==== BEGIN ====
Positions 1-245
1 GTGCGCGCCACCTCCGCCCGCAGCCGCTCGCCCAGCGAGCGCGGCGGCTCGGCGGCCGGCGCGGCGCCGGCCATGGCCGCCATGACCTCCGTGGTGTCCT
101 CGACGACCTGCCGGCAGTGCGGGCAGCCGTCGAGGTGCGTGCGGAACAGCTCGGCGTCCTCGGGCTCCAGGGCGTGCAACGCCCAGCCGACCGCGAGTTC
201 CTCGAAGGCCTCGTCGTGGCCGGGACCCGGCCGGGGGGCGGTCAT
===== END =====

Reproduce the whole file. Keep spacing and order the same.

Positions 1-245
1 GTGCGCGCCACCTCCGCCCGCAGCCGCTCGCCCAGCGAGCGCGGCGGCTCGGCGGCCGGCGCGGCGCCGGCCATGGCCGCCATGACCTCCGTGGTGTCCT
101 CGACGACCTGCCGGCAGTGCGGGCAGCCGTCGAGGTGCGTGCGGAACAGCTCGGCGTCCTCGGGCTCCAGGGCGTGCAACGCCCAGCCGACCGCGAGTTC
201 CTCGAAGGCCTCGTCGTGGCCGGGACCCGGCCGGGGGGCGGTCAT